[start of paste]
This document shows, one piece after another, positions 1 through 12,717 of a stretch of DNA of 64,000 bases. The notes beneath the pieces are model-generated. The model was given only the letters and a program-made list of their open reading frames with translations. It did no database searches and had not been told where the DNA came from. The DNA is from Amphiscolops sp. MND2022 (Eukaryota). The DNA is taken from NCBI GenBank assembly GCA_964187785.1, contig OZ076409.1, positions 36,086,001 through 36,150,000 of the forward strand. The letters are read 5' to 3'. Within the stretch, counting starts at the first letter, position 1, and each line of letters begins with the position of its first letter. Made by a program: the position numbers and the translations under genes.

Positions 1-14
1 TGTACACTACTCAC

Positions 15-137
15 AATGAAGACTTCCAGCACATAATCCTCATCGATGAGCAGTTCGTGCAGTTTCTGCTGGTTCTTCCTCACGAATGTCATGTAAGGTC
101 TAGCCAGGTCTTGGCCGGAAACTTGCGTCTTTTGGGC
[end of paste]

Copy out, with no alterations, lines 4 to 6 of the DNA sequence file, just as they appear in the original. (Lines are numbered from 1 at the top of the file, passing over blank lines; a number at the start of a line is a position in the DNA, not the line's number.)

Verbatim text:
Positions 15-137
15 AATGAAGACTTCCAGCACATAATCCTCATCGATGAGCAGTTCGTGCAGTTTCTGCTGGTTCTTCCTCACGAATGTCATGTAAGGTC
101 TAGCCAGGTCTTGGCCGGAAACTTGCGTCTTTTGGGC